San Jose, Calif. - Micron Technology Inc. is looking to boost its sales of memory chips going into fast-selling cell phones and flash memory cards.
The company has started producing 128-Mbit pseudostatic RAMs, which are specialized DRAMs that include an SRAM interface. Because of their denser memory array and SRAM-like features, pseudostatic RAMs have overtaken six-transistor SRAMs in cellular phones in recent years, hitting a peak of 60 percent of the market for RAM used in cellular phones, according to the company.
Micron has lot riding on the new device. It's one of the few pseudostatic RAM chips on the market at such a density and is the company's first mobile RAM chip to use a smaller memory cell architecture that Micron has applied to DRAMs used in PCs.
The size of a conventional DRAM cell is equal to the square of the given lithography feature size multiplied by coefficient of eight (8F2). Micron, however, said it has compressed the cell enough to reduce the coefficient to six (6F2).
Aside from reducing the die size by 20 percent-which translates into lower production costs-the smaller cell size shortens the memory's signal lines, lowering capacitance and boosting performance.
While other suppliers are expected to shrink their memory cells in a similar manner, Micron claims it has a four-year head start over the International Technology Roadmap for Semiconductors.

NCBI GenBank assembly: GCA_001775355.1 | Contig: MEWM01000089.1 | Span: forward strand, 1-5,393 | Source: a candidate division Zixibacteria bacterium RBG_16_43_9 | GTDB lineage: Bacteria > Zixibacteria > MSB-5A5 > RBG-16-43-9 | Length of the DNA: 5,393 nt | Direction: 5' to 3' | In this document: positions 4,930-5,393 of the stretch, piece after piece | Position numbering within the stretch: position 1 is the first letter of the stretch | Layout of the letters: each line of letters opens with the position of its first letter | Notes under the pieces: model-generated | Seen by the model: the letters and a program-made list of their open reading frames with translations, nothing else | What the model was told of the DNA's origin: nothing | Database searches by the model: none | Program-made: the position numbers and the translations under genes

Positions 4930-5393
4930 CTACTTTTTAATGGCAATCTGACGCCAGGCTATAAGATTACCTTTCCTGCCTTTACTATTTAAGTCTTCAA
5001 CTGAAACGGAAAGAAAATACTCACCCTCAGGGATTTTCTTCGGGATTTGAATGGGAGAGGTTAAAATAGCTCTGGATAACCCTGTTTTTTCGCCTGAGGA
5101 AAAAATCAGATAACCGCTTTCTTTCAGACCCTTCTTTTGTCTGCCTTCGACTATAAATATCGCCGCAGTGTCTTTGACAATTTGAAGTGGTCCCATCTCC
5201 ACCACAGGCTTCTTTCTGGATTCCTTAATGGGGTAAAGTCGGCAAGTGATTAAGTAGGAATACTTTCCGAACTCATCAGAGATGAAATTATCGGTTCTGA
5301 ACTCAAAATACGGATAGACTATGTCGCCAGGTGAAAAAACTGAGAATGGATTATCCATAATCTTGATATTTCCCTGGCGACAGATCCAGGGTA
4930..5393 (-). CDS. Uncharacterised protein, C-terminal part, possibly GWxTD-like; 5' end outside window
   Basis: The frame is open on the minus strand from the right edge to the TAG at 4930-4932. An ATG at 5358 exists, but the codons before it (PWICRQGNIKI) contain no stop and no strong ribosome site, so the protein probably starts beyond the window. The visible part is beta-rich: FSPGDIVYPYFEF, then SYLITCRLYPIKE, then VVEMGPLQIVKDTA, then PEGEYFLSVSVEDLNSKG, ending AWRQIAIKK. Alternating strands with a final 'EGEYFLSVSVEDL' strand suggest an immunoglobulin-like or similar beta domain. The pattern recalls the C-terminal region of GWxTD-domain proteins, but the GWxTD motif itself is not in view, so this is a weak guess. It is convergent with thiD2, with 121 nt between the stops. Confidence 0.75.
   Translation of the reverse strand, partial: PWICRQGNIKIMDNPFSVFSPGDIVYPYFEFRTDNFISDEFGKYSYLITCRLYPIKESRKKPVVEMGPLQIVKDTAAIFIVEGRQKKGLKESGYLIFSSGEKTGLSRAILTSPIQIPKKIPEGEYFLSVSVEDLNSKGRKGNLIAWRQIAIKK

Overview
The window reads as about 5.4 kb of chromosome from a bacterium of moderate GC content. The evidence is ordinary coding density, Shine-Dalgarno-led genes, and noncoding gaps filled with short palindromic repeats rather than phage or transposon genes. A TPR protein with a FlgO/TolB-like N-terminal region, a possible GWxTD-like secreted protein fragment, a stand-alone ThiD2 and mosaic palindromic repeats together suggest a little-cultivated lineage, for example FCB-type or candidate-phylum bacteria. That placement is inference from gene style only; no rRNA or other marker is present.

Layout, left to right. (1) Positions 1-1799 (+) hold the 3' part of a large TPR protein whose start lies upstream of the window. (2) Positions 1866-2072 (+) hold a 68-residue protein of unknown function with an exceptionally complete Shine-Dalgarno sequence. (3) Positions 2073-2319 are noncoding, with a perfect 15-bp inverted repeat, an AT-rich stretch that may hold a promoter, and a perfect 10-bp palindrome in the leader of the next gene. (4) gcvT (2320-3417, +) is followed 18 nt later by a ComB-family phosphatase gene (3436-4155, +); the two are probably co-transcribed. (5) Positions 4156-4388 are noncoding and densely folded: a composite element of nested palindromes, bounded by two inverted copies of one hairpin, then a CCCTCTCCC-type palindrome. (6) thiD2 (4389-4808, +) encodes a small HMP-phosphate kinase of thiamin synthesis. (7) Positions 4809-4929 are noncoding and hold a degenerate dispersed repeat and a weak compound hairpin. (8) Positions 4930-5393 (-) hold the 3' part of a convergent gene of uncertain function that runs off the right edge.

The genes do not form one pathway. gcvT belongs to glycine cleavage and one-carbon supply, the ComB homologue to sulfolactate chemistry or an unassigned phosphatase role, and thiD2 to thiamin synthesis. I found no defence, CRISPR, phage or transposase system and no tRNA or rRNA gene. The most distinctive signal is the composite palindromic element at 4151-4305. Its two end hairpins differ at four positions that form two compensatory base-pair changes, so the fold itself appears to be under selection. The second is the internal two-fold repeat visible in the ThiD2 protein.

Micron intends to ship its version of pseudostatic RAM, which it calls CellularRAM, to companies producing multichip packages, as well as to makers of NOR-type flash memories that also provide MCPs. For now, Micron has no plans to make and sell its own MCPs directly to cellular phone makers.
Meanwhile, Micron is preparing to start volume production of its first NAND flash device, a 2-Gbit chip intended for flash storage cards, starting in the fourth quarter. That will be followed next year by a 1-Gbit device. The NAND devices will be built using the company's most advanced 90-nanometer process technology.
Several semiconductor makers have recently entered the market for NAND devices with the expectation that the parts will largely replace NOR devices in cell phones. Samsung Electronics Co. Ltd. and Toshiba Corp. have the lion's share of the $2.6 billion market. Renesas Technology Corp. and newer entrants Infineon Technologies AG, STMicroelectronics, Hynix Semiconductor Inc. and Spansion also make NAND-type devices.
Micron said it will be one of the few companies making the larger, 2-Gbit chips. "We have more customers than we can serve at the moment," said Achim Hill, senior director of marketing at Micron.
Micron had attempted to make NOR-type flash memory for flash storage cards but then pulled out several years ago when it became clear that NOR couldn't match the density advantage of NAND. "There's no question where the market is going," said Paul Dlugosch, strategic market planner at Micron.
Going forward, cellular phone manufacturers plan to adopt NAND and mobile DRAM simultaneously as chip set vendors attach the needed memory interface circuitry to their devices, Dlugosch said.